Prog Blog

You Are NOT Going to Hollywood!

Those of us who love progressive rock generally have a high appreciation for artistic music. We like our music to be complex and atmospheric. The musicians aren’t limited to three chords, and the time signatures are not 4/4 throughout the whole composition. We think of ourselves as a higher class of listener — people who appreciate things about music that others simply cannot understand. So why, then, do we lower our standards when it comes to vocals?

If you’re anything like me, then you have experienced countless progressive rock masterpieces that suddenly become garbage once the vocalist opens their mouth to sing. On many occasions, I’ve had a smile wiped completely off of my face because of the travesty of barf-worthy vocals that have popped up in the middle of some amazing musicianship. And the experience is made worse the longer the delay in introducing the vocals. I have found myself shaking my head, thinking why on earth didn’t they take the same care in selecting a vocalist as they did with the instrumentalists?

I’ve often thought of the vocals as yet another instrument. One of the best examples of this is Elisabeth Fraser of Cocteau Twins. There are many songs where she doesn’t sing real words, but rather made-up words which fit the melody. She uses phrasing, pace and tempo with her voice to do some wonderful things over the atmosphere created by the instruments.

Progressive rock, too often, becomes lazy in this area. I believe that the idea might be that because the lyrics often come from the realm of fantasy, it’s fine to have a quirky vocalist. But, just because someone sings about goblins should not give them license to sound like one!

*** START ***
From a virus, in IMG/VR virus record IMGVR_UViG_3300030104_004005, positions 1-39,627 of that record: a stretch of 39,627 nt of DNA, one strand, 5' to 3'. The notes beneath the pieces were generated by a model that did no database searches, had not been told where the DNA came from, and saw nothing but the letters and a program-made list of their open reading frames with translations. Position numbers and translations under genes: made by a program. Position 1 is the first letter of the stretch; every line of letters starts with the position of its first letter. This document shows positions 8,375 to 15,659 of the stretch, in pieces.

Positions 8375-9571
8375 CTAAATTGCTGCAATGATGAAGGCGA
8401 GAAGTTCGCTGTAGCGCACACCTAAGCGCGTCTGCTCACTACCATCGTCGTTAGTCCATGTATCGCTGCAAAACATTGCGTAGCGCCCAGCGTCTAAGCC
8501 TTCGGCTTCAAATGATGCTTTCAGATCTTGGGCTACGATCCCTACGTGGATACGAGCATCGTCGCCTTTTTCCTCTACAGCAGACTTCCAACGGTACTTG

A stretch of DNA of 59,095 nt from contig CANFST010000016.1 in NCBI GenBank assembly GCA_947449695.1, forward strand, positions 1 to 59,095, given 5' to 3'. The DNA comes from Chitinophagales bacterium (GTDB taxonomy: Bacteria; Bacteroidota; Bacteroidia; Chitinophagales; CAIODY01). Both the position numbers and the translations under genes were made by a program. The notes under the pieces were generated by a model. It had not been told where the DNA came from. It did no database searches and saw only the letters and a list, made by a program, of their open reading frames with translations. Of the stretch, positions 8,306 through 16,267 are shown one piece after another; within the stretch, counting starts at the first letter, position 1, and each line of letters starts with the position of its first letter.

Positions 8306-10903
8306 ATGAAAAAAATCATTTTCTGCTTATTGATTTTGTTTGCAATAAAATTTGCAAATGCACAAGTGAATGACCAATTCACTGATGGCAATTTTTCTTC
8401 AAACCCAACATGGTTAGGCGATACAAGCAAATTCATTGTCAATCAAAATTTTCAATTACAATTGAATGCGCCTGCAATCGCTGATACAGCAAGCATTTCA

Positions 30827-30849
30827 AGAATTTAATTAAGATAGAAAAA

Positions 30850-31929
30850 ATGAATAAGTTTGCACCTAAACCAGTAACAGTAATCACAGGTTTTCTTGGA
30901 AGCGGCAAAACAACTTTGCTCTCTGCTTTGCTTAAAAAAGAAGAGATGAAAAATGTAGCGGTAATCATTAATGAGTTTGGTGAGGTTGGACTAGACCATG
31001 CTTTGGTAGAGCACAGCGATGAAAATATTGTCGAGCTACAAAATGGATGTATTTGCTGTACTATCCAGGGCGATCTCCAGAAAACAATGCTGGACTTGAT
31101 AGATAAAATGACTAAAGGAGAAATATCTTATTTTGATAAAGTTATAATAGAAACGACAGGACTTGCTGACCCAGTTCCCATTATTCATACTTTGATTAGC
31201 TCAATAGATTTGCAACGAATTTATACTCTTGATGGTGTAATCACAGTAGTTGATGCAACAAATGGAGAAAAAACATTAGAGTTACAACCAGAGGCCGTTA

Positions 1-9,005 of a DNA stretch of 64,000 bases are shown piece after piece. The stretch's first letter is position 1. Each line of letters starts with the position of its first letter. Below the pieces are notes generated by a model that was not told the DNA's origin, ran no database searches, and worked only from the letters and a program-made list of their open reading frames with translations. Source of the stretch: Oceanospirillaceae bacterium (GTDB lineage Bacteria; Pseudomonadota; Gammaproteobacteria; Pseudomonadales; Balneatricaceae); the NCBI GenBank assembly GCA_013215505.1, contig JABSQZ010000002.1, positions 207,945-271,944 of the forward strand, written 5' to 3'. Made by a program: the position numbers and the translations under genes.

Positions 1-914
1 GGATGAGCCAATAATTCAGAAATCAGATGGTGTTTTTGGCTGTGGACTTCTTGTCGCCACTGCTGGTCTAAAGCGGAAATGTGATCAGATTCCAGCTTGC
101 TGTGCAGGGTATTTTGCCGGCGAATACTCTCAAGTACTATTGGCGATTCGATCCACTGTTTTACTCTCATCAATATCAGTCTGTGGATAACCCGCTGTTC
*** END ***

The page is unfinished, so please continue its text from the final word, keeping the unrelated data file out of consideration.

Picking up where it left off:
Just because someone sings about goblins should not give them license to sound like one! Click To Tweet

Peter Gabriel could certainly be accused of using a rather fanciful voice back in the 1970s when he fronted Genesis. But Gabriel could sing, and his eccentric voice fit the music. Genesis was also blessed when, after their primary vocalist left, they had a quality singer playing drums who was able to come in and do a more than adequate job. There are other classic bands who also had unusual vocalists, but their voices fit the music. If we’re honest, Jon Anderson truly has a whimsical, unusual voice, but his voice sounds amazing with the music of Yes backing him (and, for that matter, Vangelis).

Geddy Lee challenged me in the early days of Rush. To this day, I have a hard time listening to those recordings. Once he adjusted his pitch downward a bit on the album Moving Pictures, I was able to handle it, and came to love the band. But for far too many prog bands, it seems like they get a group of great musicians together and just pick one of them to sing, rather than getting someone who can make as great a contribution to the vocals as the instruments do in laying the foundation of the song.

My wife and I often joke that many of the singers in classic rock bands probably would never have made it to Hollywood on American Idol. I believe that many more progressive rock bands might get a listen by a wider audience if they just gave the vocals a little more care. Just saying . . . dawg.

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When I was in elementary school I wore out my vinyl copy of Mike Oldfield's Tubular Bells and that started me off on this musical journey. Along came Genesis, and I was hooked! Along the way, I developed an appreciation for Saga, Yes, and many others. This site is a labor of love as I stumble across new music in the genre, as well as reminisce about the bands whose music I turn to time and again...and always discover something new. All for one and one for the vine!